Frequently Asked Questions
1: Is the school environment conducive to creativity?
No, the school environment is not conducive to creativity. Because a school environment is overly structured, rigid, and focused on conformity. Factors detrimental to creativity in the school environment include excessive testing and grading, a lack of support, not having encouragement for creative thinking, and a lack of opportunities for students to express their creativity.
2: Do schools prioritize conformity over creativity?
Yes, some schools prioritize conformity over creativity, but it is not a universal truth. It completely depends on how a school deals with conformity and creativity goals, values, and educational philosophy because every school has there own policies. Some schools may emphasize following rules and guidelines, while others may prioritize creativity and encourage students to think outside the box.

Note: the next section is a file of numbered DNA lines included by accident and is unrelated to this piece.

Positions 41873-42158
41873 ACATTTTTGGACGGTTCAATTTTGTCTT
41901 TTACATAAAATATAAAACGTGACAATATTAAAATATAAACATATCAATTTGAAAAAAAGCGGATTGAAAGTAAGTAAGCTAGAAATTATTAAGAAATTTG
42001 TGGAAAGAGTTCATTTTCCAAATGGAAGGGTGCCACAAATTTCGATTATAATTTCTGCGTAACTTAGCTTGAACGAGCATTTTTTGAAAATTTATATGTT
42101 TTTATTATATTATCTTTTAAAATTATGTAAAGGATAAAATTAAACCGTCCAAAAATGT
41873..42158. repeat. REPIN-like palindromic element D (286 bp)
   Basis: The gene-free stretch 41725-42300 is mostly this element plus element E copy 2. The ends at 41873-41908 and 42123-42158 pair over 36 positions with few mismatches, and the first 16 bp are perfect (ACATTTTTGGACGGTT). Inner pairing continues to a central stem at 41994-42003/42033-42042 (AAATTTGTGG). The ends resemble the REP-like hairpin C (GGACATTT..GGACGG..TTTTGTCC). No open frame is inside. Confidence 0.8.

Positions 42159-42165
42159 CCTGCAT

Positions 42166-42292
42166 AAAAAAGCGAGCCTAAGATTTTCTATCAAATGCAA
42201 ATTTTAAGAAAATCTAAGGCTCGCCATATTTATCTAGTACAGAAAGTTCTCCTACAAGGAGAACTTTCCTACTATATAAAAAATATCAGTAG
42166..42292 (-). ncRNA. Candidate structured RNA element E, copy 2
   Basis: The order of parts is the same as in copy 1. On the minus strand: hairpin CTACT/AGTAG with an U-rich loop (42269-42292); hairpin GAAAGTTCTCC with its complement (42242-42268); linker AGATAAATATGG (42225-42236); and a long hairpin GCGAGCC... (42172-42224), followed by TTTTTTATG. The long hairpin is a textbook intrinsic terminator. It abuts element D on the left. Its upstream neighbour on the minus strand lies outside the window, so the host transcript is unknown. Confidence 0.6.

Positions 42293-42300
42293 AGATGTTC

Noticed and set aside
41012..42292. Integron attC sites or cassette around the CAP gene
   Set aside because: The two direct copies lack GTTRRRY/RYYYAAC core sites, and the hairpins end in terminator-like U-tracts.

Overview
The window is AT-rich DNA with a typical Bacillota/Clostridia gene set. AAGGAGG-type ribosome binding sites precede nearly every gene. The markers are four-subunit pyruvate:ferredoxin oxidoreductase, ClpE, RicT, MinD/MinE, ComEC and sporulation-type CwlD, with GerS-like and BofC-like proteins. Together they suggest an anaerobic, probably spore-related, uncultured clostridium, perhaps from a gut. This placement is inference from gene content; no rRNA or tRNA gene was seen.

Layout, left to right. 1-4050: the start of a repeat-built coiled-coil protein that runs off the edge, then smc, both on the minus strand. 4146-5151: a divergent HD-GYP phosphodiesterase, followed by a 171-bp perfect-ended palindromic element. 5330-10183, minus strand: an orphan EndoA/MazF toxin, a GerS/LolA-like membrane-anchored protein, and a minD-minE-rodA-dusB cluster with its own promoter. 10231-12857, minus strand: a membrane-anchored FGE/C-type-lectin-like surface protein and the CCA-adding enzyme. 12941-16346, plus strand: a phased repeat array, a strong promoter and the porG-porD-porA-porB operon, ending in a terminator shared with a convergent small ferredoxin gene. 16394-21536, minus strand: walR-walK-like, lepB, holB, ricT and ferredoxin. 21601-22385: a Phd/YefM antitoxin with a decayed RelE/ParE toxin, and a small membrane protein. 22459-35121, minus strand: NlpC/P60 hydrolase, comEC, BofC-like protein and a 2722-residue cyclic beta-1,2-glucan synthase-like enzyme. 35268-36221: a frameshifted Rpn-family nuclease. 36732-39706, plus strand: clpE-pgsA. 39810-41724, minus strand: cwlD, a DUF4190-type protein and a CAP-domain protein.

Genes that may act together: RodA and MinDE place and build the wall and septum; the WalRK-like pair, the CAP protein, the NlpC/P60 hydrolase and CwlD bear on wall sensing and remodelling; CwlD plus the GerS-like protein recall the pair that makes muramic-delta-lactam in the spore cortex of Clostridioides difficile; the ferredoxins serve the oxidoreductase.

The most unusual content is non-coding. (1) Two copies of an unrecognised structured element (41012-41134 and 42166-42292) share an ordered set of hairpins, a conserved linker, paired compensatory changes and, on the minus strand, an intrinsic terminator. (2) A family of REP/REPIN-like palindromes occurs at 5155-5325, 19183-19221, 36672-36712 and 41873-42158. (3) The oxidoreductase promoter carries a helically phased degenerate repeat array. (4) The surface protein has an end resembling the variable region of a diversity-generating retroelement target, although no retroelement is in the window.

3: Do traditional teaching methods inhibit creative thinking?
Traditional teaching methods, such as lectures, drills, and memorization, inhibit creative thinking. These methods tend to focus on conveying information and reinforcing existing knowledge, rather than fostering creativity and encouraging students to think in new and innovative ways. Besides this teachers who teach from a textbook and rely on rote memorization stifle students’ creativity because it is not always possible for every student to learn at the same pace or in the same way.